Again, this is the way we made it, the PDF drawings are a reflections of lessons learned. And will be easier.

Step 7: Winch Assembly

Picture of Winch Assembly

The threaded rod is a pain to bend without it breaking. I did not use stainless and it kept breaking on me. When I did get a good 90 degree bend I epoxied the joint just to make sure it would hold. The easiest way to bend the rod is to hold the last 15mm in a vice and gentle bend that over. If you cant get it right just keep it straight, see next step.

Once the epoxy has cured, its time to assembly the winch. Method 1. Insert the threaded rod into the hole and keyway, then epoxy in place. Method 2. Add an M3 nut to the end of the rod and leave about 5 to 7mm to the end of the rod. Make sure the hole in the handle is big enough so that the M3 nut sits flush with the inside of the handle. Epoxy both the nut and rod into the handle.

Once this epoxy has cured a few hours insert the rod a little into the tower house until it just pokes out the first wall then add your first nut followed by washer and second nut. Screw these down the rod and add your second M3 nut, washer and last nut. The first nut you put on should be screwed all the way to the end until there is only about 5-8mm of space between the handle and the outside wall of the tower house. This should mean that the rod is now in place. The second nut and washer assembly should be about 35mm apart. Once all the nuts are in the correct place firmly tighten them in place. The handle should turn with a little resistance.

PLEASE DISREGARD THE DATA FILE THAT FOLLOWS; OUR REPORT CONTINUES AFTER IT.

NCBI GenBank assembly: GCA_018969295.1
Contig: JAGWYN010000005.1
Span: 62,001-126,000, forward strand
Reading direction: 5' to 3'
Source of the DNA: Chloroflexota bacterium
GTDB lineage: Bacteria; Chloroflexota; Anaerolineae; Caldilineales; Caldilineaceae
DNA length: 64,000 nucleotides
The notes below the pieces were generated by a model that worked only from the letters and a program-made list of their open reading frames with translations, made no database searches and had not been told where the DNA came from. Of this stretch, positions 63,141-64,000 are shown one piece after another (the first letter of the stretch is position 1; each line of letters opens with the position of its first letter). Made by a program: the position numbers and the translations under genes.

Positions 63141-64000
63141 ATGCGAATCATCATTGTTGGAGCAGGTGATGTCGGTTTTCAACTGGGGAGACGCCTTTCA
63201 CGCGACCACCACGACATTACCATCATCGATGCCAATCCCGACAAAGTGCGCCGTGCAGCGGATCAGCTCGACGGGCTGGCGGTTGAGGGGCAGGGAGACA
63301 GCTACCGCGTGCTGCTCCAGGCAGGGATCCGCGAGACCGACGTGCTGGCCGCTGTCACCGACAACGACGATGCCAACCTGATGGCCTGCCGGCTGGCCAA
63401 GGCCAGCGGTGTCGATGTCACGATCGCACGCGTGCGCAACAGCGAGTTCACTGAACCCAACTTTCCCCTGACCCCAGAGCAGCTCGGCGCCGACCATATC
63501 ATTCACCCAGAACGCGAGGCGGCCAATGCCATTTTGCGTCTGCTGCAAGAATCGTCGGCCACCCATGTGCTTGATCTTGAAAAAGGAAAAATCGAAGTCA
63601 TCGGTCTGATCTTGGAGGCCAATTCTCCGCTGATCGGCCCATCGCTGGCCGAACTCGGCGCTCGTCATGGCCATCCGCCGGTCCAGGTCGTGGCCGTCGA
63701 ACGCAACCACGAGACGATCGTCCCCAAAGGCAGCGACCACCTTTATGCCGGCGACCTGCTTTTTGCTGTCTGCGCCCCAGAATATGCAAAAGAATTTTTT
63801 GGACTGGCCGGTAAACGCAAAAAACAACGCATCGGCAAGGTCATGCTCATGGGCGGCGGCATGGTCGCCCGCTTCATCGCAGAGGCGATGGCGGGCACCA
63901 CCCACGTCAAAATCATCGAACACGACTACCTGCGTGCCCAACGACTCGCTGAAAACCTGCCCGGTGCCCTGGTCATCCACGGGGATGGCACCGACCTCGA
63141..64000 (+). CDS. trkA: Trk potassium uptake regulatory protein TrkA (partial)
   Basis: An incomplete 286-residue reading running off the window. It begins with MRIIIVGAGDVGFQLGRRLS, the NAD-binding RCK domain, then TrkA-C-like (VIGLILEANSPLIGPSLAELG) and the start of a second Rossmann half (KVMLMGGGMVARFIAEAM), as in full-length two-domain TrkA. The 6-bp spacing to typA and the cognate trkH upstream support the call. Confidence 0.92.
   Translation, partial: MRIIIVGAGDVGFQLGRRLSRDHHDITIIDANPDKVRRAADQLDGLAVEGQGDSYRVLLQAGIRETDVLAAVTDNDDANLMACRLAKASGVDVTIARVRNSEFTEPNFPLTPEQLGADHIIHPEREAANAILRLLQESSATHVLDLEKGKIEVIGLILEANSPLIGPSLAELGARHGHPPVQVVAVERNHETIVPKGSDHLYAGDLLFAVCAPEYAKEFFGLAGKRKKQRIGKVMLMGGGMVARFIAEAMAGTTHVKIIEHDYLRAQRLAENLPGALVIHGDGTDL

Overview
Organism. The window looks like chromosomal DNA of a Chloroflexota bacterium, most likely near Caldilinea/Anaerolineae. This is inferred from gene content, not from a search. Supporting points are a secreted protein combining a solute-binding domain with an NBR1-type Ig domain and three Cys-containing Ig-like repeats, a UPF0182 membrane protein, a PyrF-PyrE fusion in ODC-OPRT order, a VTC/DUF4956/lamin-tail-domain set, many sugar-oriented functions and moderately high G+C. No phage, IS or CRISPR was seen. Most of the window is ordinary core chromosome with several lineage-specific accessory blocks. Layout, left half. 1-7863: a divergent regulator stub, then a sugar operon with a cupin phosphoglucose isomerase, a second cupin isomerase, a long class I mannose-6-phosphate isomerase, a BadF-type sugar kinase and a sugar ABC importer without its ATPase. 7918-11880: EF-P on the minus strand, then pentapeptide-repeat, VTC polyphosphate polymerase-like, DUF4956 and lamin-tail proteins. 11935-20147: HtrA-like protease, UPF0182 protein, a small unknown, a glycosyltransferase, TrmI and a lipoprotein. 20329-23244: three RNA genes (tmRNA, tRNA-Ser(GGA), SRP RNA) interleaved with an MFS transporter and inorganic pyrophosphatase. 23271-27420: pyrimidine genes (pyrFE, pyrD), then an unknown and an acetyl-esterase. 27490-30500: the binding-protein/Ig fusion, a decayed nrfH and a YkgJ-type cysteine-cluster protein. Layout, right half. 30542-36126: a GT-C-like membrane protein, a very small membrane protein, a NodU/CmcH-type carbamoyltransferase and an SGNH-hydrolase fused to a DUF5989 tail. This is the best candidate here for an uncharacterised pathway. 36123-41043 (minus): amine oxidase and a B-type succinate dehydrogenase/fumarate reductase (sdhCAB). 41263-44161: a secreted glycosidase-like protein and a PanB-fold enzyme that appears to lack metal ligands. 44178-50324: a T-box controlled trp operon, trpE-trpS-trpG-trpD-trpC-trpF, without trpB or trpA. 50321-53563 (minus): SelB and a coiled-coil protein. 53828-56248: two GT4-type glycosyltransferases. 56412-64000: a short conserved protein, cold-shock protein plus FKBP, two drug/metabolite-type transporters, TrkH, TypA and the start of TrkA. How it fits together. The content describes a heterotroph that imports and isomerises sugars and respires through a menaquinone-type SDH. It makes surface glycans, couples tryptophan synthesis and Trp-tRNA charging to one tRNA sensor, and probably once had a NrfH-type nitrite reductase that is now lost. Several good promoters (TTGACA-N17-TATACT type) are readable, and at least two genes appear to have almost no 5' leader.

Step 8: Boom Glide

Insert and glue the headless nail into the very last 3mm hole. Fill the remaining holes with wood filler. Let dry the sand with 120 grit paper.

This is just a nice smooth surface for the string to run over.

Now's a good time to sand and paint any surfaces you are not completely happy with.

Step 9: Nearly Done

Add string to drum assembly. If the knot in the string just slips (stays there) when turning the handle then either use two more nuts to squeezing the string or epoxy it in place.

Step 10: Finally

Picture of Finally

Add a Lego bucket or magnet to the other end of the string and You’re done.

If you have a child prone to lifting very heavy things then screw the base plate to another larger plate and weigh down the edges.

Step 11: Safety

Obviously this can tip over if trying to lift heavy things, limit the size of the bucket to ensure that the crane wont tip accidental. If you are unsure, use a bigger base plate

Hope you enjoyed this and make your own.